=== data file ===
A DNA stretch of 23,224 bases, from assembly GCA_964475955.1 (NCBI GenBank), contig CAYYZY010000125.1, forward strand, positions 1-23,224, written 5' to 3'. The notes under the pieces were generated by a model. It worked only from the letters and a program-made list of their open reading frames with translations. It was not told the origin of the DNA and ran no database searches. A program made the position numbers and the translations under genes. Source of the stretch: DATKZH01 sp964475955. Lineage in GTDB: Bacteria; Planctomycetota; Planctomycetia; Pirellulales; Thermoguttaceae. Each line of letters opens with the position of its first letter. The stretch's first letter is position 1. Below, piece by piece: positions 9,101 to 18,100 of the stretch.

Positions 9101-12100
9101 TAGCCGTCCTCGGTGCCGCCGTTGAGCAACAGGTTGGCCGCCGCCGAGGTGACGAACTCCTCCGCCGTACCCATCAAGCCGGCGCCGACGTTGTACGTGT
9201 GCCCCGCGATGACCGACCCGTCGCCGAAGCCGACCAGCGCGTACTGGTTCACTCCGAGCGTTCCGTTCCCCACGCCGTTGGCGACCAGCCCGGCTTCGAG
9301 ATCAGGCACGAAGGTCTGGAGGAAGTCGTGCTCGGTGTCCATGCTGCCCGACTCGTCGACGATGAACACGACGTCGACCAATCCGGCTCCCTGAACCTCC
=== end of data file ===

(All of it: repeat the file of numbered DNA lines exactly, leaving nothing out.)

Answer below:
A DNA stretch of 23,224 bases, from assembly GCA_964475955.1 (NCBI GenBank), contig CAYYZY010000125.1, forward strand, positions 1-23,224, written 5' to 3'. The notes under the pieces were generated by a model. It worked only from the letters and a program-made list of their open reading frames with translations. It was not told the origin of the DNA and ran no database searches. A program made the position numbers and the translations under genes. Source of the stretch: DATKZH01 sp964475955. Lineage in GTDB: Bacteria; Planctomycetota; Planctomycetia; Pirellulales; Thermoguttaceae. Each line of letters opens with the position of its first letter. The stretch's first letter is position 1. Below, piece by piece: positions 9,101 to 18,100 of the stretch.

Positions 9101-12100
9101 TAGCCGTCCTCGGTGCCGCCGTTGAGCAACAGGTTGGCCGCCGCCGAGGTGACGAACTCCTCCGCCGTACCCATCAAGCCGGCGCCGACGTTGTACGTGT
9201 GCCCCGCGATGACCGACCCGTCGCCGAAGCCGACCAGCGCGTACTGGTTCACTCCGAGCGTTCCGTTCCCCACGCCGTTGGCGACCAGCCCGGCTTCGAG
9301 ATCAGGCACGAAGGTCTGGAGGAAGTCGTGCTCGGTGTCCATGCTGCCCGACTCGTCGACGATGAACACGACGTCGACCAATCCGGCTCCCTGAACCTCC